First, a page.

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Ops and a New Series of Posts

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In proper Ops fashion I have finally setup comments and analytics on the blog! I’m measuring everything so it should be entertaining. Comments should be entertaining. I’m not interested moderataing so be warned and review this handy chart. In other news I wanted to cover three things with this post: what is Ops to me, the DevOps Calgary meetup, and a new series of posts about position on people in systems. As ever, click through if interested.

What is Ops? Baby don’t hurt me, no more

I have been a part of teams that do Ops work my entire career. The kind of people drawn to Ops are a speical breed blending tenacity, fearlessness, and an ability to suffer. Still, I struggle to define what Ops is. This tweet has helped me:

Ops: a problem everyone wishes someone else would solve.

While it is dangerous to define things this way (ex: defining trust as the pre-existing condition for betrayal) it’s oddly fitting. Ops teams exist because they must, because some people will do the things that need to be done regardless of stature and because some people just love making sure things are working. Ops is the team that likes to make things go and go better, they like making sure the other teams are rolling and they are powerful forces for positive culture contributing positive energy in their roles. This is amplified when they find themselves in cross functional roles.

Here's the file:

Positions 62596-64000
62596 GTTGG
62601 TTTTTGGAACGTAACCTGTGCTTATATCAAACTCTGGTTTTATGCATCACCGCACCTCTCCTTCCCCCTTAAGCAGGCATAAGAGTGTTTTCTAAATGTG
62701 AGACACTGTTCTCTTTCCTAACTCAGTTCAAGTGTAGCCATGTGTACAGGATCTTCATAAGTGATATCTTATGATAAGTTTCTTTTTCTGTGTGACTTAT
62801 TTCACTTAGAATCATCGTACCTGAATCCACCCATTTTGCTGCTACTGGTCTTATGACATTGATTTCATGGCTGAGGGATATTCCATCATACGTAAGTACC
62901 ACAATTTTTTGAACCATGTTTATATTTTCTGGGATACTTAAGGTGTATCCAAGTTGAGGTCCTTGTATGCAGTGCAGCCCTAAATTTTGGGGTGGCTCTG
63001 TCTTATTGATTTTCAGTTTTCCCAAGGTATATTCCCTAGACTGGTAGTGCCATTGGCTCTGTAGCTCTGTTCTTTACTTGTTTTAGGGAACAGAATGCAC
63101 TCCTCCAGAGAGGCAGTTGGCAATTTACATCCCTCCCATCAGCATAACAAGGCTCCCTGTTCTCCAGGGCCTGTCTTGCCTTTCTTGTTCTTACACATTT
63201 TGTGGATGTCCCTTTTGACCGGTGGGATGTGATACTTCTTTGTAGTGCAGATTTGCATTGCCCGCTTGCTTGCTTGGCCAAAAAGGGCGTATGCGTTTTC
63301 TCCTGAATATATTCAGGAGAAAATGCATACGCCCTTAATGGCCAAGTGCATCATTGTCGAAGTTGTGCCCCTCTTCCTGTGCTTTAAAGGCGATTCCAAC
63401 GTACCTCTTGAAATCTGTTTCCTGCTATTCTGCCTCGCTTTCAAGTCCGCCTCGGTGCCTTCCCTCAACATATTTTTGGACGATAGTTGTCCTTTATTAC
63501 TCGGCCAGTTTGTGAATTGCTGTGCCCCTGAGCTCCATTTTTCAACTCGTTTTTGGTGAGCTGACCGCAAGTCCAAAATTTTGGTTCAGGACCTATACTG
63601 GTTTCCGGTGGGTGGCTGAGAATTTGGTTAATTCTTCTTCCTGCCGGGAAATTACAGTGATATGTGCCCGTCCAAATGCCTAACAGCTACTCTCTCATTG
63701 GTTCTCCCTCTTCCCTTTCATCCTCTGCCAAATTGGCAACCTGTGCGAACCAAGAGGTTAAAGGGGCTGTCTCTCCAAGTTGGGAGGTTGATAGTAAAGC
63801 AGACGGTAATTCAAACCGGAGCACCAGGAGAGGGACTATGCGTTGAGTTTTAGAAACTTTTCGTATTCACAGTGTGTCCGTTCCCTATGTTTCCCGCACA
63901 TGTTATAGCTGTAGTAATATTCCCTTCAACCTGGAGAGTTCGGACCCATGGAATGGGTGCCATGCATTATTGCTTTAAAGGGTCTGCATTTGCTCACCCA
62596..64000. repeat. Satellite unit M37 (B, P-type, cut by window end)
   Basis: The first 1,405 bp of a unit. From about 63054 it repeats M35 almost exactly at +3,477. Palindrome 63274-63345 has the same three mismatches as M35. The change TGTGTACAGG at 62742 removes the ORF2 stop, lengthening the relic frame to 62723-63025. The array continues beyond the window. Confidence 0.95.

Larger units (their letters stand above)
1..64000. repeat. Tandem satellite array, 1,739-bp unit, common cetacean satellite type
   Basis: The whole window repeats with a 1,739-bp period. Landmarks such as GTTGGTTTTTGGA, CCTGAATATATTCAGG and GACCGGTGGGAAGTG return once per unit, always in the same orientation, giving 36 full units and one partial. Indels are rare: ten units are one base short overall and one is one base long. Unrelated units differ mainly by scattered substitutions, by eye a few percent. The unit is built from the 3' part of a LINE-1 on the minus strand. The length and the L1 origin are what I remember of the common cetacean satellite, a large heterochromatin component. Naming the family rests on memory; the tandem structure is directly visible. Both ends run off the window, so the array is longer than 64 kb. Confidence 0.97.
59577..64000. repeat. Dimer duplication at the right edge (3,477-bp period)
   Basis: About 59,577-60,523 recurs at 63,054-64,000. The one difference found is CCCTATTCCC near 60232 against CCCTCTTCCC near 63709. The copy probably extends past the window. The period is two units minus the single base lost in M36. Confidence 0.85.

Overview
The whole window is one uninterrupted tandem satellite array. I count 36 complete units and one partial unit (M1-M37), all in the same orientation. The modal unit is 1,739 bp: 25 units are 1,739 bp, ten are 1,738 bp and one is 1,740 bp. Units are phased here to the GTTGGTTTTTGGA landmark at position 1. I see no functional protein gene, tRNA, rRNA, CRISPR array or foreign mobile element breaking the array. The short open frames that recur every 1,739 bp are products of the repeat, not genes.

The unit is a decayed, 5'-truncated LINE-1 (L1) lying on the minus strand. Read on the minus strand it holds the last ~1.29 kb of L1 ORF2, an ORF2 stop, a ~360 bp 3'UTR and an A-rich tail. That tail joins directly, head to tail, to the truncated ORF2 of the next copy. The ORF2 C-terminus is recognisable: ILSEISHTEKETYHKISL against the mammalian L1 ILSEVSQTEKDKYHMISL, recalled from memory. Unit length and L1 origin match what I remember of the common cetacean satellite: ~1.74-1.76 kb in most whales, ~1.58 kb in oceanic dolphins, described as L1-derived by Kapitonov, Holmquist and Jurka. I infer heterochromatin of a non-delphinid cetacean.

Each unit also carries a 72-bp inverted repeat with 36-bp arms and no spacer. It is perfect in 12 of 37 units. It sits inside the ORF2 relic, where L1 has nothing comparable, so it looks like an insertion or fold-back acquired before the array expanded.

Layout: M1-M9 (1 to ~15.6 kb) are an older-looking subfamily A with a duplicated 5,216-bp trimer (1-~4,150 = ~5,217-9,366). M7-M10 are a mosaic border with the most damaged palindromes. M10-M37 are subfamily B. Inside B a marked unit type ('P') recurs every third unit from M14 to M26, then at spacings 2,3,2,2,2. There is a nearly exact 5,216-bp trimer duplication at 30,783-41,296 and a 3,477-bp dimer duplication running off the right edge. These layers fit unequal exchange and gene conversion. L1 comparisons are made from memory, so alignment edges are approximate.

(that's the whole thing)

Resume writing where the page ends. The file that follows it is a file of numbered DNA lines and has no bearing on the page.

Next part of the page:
Of course, I speak of the idealized case. But isn’t that what we all strive for?

DevOps Calgary Meetup

We had our first meetup last week and it was a nice start to get things rolling again. The group was energetic and full of great ideas. I’m looking forward to the potential and if you’re interested check it out

People are the System

I’m working on a series, my first ever, of posts that have a common theme: people. I have a strong set of theories about systems and the people that design, implement, run and maintain them. I feel that we often undervalue the role of people and I seek to draw attention to this and offer my suggestions and experience in tuning the most critical part of any system: the people. Watch for it!